How inflation (and equipment financing) can help businesses

By | February 22, 2011

equipment finance applications InflationIn a recent post, I mentioned how I felt a little inflation was inevitable in 2011. I also mentioned that that might not be such a bad thing for businesses – at least in this equipment financing guru’s eyes.

See, when there’s inflation (or even a threat of inflation), businesses get a renewed sense of urgency in all things financial. And a renewed sense of urgency is a good thing, because then things happen.

Now let me discuss this from an equipment financing sense. There are really two ways to look at it (both favorable to businesses):

The first way of looking at is in terms of “dollar worth”. In plain terms, if we have inflation, today’s dollars are worth more than tomorrow’s dollars. Make sense to you? Of course it does. So it’s logical to think that buying an item today (in the form of financing or leasing equipment), but paying for it with tomorrow’s “worth far less” dollars, is a nice proposition.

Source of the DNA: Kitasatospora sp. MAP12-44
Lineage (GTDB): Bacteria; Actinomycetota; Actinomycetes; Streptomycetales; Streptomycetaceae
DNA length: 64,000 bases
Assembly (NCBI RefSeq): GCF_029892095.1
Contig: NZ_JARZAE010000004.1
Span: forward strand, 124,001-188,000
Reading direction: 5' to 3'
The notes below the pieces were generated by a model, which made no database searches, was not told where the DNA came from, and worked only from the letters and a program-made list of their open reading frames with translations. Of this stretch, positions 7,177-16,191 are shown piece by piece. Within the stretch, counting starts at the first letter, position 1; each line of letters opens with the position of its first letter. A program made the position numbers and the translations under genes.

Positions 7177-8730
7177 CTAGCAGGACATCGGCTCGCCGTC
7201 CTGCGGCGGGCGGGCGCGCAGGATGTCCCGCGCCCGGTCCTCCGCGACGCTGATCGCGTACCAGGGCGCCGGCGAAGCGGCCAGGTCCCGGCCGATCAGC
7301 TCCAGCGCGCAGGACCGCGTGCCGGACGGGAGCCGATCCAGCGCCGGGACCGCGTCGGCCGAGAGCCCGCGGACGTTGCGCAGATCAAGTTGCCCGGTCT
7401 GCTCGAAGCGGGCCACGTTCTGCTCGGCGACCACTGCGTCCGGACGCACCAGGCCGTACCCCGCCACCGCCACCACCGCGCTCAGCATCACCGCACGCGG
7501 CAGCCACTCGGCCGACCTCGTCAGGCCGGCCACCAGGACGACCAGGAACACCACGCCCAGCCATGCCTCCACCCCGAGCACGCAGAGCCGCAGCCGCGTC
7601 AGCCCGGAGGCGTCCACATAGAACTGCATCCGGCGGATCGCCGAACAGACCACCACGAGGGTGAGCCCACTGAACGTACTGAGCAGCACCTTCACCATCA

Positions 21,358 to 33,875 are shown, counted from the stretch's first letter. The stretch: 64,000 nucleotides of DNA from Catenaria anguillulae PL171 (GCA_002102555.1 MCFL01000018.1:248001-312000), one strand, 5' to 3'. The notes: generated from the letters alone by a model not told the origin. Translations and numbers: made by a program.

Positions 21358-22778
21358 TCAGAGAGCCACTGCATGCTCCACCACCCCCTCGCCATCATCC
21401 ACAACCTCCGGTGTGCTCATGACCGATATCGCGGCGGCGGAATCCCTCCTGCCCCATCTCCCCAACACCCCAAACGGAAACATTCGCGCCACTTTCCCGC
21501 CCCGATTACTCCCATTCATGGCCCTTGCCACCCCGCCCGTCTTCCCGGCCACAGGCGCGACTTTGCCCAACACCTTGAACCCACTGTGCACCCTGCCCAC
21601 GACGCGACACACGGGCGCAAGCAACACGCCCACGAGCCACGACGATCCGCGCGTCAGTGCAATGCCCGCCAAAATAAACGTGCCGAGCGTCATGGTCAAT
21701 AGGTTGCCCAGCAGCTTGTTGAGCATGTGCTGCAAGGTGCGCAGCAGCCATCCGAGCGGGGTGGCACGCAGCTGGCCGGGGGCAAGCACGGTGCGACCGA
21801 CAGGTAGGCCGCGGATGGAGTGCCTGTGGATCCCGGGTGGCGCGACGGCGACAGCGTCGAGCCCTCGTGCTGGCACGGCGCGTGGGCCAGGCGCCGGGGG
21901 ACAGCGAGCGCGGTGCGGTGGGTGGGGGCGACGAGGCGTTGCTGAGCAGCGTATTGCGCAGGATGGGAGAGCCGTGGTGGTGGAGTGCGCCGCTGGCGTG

In other words, you pay for today’s equipment needs with tomorrows dollars, which are going to be worth less than they are today. So really, equipment financing (and equipment leasing) are solid hedges against inflation. And trust me – businesses know that. I personally have seen upticks in equipment finance applications every time there’s mention of inflation.

The second way to look at equipment financing as a hedge is simply in interest rates. Right now, rates are pretty low, and financing or leasing equipment is almost always done on a fixed rate basis. Hence, if you think inflation is coming (like I do), lock yourself in now for a low rate, because once inflation starts, interest rates will tick upward to control it.

Now, in all of the above, we get back to one basic premise – a little inflation will definitely spur business spending, as businesses clamor to take advantage of today’s (relatively) high-worth dollars and low interest rates. And higher business spending is good for the economy. So it’s kind of a win/win.

You know, in re-reading the above, I’m sure glad I paid attention in my college economics classes, and reserved my “goofing off” for Biology and things like that (because really, what does the inside of a frog have to do with anything?)

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